Beethoven Symphonie No. 7
The places where a person’s life unfolds – especially the life of a musician like Carlos Kleiber – are not random but leave their mark on every facet of his personality. Many music lovers think that Carlos Kleiber was born in Vienna. In a deeper sense this is true, as he had the most intense physical relationship with the Austrian capital through his father Erich Kleiber. Erich Kleiber, after all, was not just born in Vienna, he was born in the Kettenbrückengasse, opposite the house in which Franz Schubert died in 1828. In this way the Kleiber family seemed to be bound to the genius loci in a special, profoundly mythical way. Listeners have always felt that they could hear a specifically Viennese quality – a unique authenticity – in Carlos Kleiber’s performances. His repertory, too, was essentially made up of works that were written in Vienna or that are set there. The passion that he invariably brought to Der Rosenkavalier and La traviata is well known, as is his love of at least some of the symphonies of Beethoven, Schubert and Brahms. Even more remarkable, however, is the list of works that he did not conduct: not a single opera by Mozart, but only the overture to Le nozze di Figaro and two of the less frequently heard symphonies, the “Linz” and the B flat major Symphony no. 33. As for Haydn, he conducted only the “Surprise” Symphony, while Mahler was represented only by Das Lied von der Erde, Berg only by Wozzeck, even though this was the work that his father had premiered in 1925. It was a very personal Vienna to which Carlos Kleiber paid tribute in his concerts and opera performances. He concentrated on a small cross-section of this great tradition, causing it to glow with incandescent warmth, as though in a burning glass. It was with corresponding intensity that his readings were indelibly etched on the subconscious of many of his listeners. Carlos Kleiber had an intuitive grasp of the idea of Vienna and for that he did not need to be born in the city. In fact he saw the light of the world in Berlin on 3 July 1930.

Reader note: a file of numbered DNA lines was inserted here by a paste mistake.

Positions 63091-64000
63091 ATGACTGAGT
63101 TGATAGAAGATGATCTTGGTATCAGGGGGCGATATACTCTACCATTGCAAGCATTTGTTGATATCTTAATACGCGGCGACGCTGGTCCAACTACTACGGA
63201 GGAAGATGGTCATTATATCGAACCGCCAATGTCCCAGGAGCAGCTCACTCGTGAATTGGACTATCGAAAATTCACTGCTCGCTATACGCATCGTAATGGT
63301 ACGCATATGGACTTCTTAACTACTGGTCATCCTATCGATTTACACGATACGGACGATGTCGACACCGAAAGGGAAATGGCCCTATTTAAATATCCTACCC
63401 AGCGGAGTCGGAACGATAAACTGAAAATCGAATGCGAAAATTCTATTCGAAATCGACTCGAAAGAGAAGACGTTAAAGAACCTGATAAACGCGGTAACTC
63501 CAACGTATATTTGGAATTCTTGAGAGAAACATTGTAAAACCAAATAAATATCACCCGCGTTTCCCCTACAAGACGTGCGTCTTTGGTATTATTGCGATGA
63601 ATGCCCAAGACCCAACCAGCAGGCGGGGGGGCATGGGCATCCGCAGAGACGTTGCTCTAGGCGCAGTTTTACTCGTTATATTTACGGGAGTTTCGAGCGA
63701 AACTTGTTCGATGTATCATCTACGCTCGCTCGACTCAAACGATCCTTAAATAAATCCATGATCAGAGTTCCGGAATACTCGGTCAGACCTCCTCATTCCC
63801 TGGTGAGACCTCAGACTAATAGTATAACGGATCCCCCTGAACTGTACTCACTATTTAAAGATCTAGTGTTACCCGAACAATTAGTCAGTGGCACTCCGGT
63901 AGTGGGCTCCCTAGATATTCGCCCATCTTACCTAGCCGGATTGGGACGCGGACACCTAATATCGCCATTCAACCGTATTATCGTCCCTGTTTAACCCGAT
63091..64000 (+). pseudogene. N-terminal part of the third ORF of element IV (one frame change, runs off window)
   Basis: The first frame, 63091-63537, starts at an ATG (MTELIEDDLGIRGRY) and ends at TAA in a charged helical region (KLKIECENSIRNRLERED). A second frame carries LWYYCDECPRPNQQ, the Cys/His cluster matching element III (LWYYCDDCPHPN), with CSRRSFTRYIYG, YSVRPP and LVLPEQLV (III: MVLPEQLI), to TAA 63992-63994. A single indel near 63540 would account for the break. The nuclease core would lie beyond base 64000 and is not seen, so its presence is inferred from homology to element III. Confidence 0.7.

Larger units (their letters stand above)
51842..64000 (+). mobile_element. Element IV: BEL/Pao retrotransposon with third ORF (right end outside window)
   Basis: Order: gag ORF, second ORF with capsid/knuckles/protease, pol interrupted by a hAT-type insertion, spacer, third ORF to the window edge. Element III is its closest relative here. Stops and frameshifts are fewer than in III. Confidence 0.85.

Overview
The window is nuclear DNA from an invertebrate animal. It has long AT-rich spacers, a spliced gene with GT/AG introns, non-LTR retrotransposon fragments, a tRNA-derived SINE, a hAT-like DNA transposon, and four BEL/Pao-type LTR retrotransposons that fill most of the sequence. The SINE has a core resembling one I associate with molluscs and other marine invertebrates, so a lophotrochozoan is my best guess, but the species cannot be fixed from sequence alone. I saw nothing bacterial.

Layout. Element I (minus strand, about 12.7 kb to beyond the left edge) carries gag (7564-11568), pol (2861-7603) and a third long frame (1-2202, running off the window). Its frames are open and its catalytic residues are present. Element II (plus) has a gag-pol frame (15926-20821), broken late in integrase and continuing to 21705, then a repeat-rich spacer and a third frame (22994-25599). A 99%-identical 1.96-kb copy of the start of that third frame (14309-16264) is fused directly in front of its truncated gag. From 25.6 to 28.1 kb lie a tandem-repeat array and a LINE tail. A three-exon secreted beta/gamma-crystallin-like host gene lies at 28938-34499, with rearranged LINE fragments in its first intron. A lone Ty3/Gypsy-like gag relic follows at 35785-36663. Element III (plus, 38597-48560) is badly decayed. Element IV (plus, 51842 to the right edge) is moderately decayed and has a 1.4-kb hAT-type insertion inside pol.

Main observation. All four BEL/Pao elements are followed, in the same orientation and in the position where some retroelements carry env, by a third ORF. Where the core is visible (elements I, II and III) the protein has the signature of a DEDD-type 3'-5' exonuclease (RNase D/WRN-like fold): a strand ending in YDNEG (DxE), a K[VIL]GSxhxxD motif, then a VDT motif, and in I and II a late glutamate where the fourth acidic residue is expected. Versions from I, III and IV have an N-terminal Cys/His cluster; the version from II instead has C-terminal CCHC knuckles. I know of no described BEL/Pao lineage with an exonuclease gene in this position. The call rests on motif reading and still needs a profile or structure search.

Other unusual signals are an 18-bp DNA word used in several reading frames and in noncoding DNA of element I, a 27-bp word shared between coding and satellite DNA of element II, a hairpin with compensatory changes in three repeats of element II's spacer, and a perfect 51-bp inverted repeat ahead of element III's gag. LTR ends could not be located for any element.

At the height of his fame,
Foto: ORFEO InternationalCarlos Kleiber could work with any orchestra and in any opera house he wanted under whatever conditions he chose, with a limitless number of rehearsals. And yet he made increasingly infrequent use of the lavish offers that he received. If he was particularly keen to conduct, as he was in Ljubljana, he would do so for nothing. While other conductors set up entire media empires and were at their happiest when simultaneously holding the post of principal conductor in three different places, Kleiber became increasingly obsessed by the uniqueness of the musical event. His fanaticism in the rehearsal room was notorious. He demanded from himself and from others a degree of dedication that went beyond what was possible. Unforgettable performances rewarded this effort. For all his analytical skills and care over detail, he was also able to take a broader view, creating long-breathed paragraphs and exploring the spiritual dimension of works of the Classical and Romantic periods. The white-hot intensity and spontaneity of his conducting led not just to benchmark performances but often left the impression that the works he conducted were being created at the moment of their performance: it was as though the conductor himself were composing them even as he performed them.